Tuesday, May 24, 2016

From O. Reader


I am a great fan of British B pictures - those “quota quickies” that the British film industry was obliged to make in the 1940s through to the early 1960s as support for the big picture - which often came from America. They were cheaply and very quickly produced and many directors and actors cut their teeth on them. Watching them today - in glorious grainy black and white - it is great fun to see famous thespians of later years playing the cinematic equivalent of Shakespeare’s third murderer in Macbeth.

One series we are currently enjoying all over again on DVD was called “Scotland Yard”. These were three reelers, designed to last half an hour when the big picture was a bit long (and a total performance was rarely allowed to exceed three hours). Nearly 40 were made, and they were all crime investigations, and all were introduced by the solemn faced and sonorous toned Edgar Lustgarten who also acted as narrator.

Lustgarten (we always used to call him Edgar Last-Gasper) was a lawyer, writer and broadcaster, and a fixture on British radio for several decades. And I would always listen to him in his various radio series of famous crimes, trials, and scandals, with him often playing all the parts.

One of the best, which I quite often revisit, was about William Joyce, “Lord Haw-Haw”, the radio propagandist for the Nazi regime, who was hanged by the British as a traitor in 1946.

Joyce was a familiar voice over the airwaves throughout the war; broadcasts that many Brits found amusing. Lustgarten was involved in propaganda broadcasts back to Germany, using the pseudonym Brent Wood to hide his Jewish background, and the two men reportedly indulged in oblique verbal sparring at times. However, for the public, the dialog was somewhat one-way. Listening to Haw-Haw in Britain was a popular entertainment; listening to British broadcasts in Germany could be punishable by death.

But Lustgarten did this radio documentary about Joyce, and got the voice impersonation off (as the Brits would say) “to a T”. (As an aside, had Joyce been captured a few years after the war, he would have probably served a token sentence, and then written his memoirs. Unfortunately for him he was captured in the full flood of post-war retribution, and was convicted of treason. Since technically he was never a British citizen, but Irish-American, his conviction and execution has caused legal misgivings since. And his wife, who also broadcast propaganda and certainly WAS British, was never charged. But as one authority put it - in the climate of the times, better men were executed for less. Americans who broadcast for the enemy like “Tokyo Rose” and “Axis Sally” got away far lighter in comparison.)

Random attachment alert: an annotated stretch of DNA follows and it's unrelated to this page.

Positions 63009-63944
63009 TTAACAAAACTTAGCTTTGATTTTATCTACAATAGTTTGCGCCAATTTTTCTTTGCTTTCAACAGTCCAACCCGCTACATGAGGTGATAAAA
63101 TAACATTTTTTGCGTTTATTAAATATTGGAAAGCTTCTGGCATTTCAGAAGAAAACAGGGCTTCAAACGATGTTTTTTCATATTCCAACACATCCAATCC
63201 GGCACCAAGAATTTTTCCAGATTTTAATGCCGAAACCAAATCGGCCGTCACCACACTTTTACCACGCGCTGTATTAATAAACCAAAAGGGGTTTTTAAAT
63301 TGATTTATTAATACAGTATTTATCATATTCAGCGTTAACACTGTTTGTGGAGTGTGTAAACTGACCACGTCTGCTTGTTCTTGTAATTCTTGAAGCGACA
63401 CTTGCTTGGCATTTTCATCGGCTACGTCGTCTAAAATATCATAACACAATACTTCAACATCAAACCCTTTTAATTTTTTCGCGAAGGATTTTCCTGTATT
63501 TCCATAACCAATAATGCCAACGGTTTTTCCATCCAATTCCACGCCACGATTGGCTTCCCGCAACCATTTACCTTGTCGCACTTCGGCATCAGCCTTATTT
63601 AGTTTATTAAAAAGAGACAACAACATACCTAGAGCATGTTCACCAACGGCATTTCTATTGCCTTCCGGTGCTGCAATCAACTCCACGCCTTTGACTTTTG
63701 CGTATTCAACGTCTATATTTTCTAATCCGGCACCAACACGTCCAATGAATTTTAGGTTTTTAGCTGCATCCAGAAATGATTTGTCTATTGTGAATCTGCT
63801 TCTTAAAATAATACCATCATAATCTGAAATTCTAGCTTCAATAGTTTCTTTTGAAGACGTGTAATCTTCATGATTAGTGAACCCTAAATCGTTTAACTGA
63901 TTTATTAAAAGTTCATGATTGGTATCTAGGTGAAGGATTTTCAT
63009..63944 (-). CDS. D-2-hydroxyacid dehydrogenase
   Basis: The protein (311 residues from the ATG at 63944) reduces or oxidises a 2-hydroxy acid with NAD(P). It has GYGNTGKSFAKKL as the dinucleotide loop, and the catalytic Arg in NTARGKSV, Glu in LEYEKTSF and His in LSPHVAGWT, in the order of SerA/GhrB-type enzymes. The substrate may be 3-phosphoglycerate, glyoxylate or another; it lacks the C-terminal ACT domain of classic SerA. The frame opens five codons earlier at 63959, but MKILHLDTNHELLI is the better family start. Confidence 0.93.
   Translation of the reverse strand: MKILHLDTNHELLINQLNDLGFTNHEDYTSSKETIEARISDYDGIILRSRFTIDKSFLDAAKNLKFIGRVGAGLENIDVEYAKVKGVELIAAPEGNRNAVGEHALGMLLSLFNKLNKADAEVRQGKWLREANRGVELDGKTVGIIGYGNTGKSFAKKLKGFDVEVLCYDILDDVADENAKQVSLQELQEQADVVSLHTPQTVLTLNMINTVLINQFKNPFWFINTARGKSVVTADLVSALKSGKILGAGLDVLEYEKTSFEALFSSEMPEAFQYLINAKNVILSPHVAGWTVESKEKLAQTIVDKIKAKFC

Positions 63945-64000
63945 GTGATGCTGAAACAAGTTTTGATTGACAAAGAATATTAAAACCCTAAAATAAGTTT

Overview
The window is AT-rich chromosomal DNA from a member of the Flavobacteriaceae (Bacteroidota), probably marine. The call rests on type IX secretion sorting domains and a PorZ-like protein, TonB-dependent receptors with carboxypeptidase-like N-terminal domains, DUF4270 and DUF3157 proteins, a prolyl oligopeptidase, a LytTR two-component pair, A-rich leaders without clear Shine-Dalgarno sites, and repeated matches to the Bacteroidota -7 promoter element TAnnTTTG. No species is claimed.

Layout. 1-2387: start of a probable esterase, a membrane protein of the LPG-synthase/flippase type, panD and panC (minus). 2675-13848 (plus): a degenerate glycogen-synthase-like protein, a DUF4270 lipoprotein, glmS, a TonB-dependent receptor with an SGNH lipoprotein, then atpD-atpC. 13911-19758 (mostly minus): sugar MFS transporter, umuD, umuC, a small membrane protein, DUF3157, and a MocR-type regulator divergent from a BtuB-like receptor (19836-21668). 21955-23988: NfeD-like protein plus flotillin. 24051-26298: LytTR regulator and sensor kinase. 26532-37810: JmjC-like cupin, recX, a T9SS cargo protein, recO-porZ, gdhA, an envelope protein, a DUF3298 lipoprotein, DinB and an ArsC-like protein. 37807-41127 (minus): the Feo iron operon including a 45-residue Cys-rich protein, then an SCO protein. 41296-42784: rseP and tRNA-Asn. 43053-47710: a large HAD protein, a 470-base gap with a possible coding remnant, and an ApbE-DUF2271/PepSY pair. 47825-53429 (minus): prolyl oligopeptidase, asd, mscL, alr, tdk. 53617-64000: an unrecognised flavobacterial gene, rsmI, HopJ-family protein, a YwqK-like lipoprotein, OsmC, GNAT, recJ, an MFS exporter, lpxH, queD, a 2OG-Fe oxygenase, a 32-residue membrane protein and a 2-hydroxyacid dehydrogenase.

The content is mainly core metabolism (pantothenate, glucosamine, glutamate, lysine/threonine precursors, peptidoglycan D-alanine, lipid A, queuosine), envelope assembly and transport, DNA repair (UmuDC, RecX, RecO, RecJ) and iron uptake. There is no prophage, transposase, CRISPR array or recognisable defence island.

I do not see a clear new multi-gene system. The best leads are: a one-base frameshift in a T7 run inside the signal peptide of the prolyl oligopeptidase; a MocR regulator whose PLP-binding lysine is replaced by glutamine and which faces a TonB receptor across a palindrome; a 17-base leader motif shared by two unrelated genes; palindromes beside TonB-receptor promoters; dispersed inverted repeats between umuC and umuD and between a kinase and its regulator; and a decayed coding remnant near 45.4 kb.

Anyhow, we were talking about Edgar Lustgarten. Actually, we were talking about British B pictures in which he appeared. I really must keep to the point. Whatever that is.

These little films started with the dramatic tones of - “SCOTLAND YARD”. Americans should imagine a token rip-off from the introduction to “The FBI” or “Dragnet”. We would go through doors into the secret rooms of Scotland Yard where about three men in a small room would be using state of the art technology - maps on tables, magnifying glasses, that sort of thing - and then we would home in on a file that said “The Driscoll Case” or similar. Cut to Last-Gasper, I mean Lustgarten, who would introduce the story.

They were all filmed at Merton Park Studios, home of another long running B series based, loosely, on the work of Edgar Wallace. The studio was tiny. So we would have the police in their headquarters, the size of small closet. The villain had maybe escaped to somewhere exotic - say, Morocco. Cut to stock footage of airplane in the sky, then stock footage of Morocco, and then police headquarters in Morocco - the same closet now decked with slightly different furniture and British character actors with unconvincing make-up and even more unconvincing accents. By the end of thirty minutes the crime was solved, and Lustgarten would pontificate over the end credits.

It was great fun. It never failed.

And the sheer limitations of the form gave the whole series a new lease of life when TV took over. That reliance on close ups and few characters - created by threadbare budgetary considerations - actually made them ideal for the small screens of early TV and they all had new lease of life.

Modern films with their emphasis on CGI and action and bloated lengths and surround sound quite often leave me cold. But creaky old movies with creaky old plots and ghosts from the past in the casts - I can enjoy them time and again.

I think I’ll put one on the player right now.

1 comment:

  1. It's always a pleasure when I read your articles Jerome.